System 104 relies on spatial and temporal correlation processing. As part of the correlation processing, the sonar system of the illustrative embodiment transmits multiple pairs of pulses during each period referred to as a “sonar cycle,” which refers to the interval between i) the first transmitted pulse of a burst of pulses and ii) the first transmitted pulse of the next burst of pulses. Pairs of echoes are then processed by spatial sonar processing system 102, and the same or other pairs of echoes are also processed by temporal sonar processing system 103. The outputs of processing systems 102 and 103 are sonar pulse-pair velocity estimates for a given directional component, wherein the estimates are used by tasks 601 and 604, respectively.
The spatial correlation processing path (i.e., path 620) is now described. At task 601, a velocity estimate (i.e., the “navigator velocity”) received from inertial navigation system 101 is subtracted from a pulse-pair velocity estimate received from spatial correlation sonar processing system 102. The difference is referred to as the raw spatial velocity error for the particular directional component being evaluated (e.g., north-south). Note that the navigator velocities for these pulse pair differences are evaluated at the correlation sonar times; in other words, the navigator velocity represents the mean velocity between the two transmit pulses and two receive pulses for the pulse pair. The resultant raw spatial velocity error is provided to task 602, as part of a data stream of raw spatial velocity errors.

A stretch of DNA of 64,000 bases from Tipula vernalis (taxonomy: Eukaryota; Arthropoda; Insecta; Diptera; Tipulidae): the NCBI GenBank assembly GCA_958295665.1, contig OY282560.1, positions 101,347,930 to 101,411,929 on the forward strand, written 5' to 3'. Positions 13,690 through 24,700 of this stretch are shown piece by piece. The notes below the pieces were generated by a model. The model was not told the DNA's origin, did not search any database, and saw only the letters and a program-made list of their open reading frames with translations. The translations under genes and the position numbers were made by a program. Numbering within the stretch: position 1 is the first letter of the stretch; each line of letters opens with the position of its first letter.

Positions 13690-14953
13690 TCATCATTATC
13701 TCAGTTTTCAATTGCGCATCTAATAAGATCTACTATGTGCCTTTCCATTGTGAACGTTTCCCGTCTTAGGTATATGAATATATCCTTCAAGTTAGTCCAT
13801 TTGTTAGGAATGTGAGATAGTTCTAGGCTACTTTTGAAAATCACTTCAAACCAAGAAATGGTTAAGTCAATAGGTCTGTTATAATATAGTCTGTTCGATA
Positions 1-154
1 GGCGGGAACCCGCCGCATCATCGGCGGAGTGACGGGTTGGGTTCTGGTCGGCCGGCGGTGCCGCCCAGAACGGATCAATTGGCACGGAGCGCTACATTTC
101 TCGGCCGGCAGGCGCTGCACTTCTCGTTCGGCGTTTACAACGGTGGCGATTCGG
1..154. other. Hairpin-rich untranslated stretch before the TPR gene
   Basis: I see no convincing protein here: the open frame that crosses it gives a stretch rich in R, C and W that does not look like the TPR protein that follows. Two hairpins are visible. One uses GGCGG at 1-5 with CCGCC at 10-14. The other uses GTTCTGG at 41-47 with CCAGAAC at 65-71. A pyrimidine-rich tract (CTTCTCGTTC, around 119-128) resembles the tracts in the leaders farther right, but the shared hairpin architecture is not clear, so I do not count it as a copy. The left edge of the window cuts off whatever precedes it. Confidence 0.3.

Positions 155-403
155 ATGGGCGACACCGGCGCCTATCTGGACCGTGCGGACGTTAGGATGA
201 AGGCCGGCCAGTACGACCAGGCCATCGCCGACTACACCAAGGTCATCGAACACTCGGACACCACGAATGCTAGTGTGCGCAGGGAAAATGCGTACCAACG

At task 602, the received data stream of raw spatial velocity errors is edited to eliminate values that are unacceptable due to excess noise, ocean bottom conditions, and other effects. In accordance with the illustrative embodiment, the raw spatial velocity error is subjected to an editing function, in which if the absolute value of an error value is in excess of an editing threshold (e.g., in velocity units of feet-per-second or knots, etc.) then the error value is discarded. The edited data stream is then provided to task 603, and data-editing results (e.g., statistics, etc.) are provided to task 608.
At task 603, the data within the received edited data stream is then averaged over one sonar cycle, and the result is provided to task 607, as part of a data stream of averaged spatial velocity errors.
The temporal correlation processing path (i.e., path 630) is described here and is similar to the spatial-related processing of tasks 601 through 603. At task 604, a velocity estimate (i.e., the “navigator velocity”) received from inertial navigation system 101 is subtracted from a pulse-pair velocity estimate received from temporal correlation sonar processing system 103. The difference is referred to as the raw temporal velocity error for the particular directional component being evaluated (e.g., north-south). Note that the navigator velocities for these pulse pair differences are evaluated at the correlation sonar times; in other words, the navigator velocity represents the mean velocity between the two transmit pulses and two receive pulses for the pulse pair. The resultant raw temporal velocity error is provided to task 605, as part of a data stream of raw temporal velocity errors.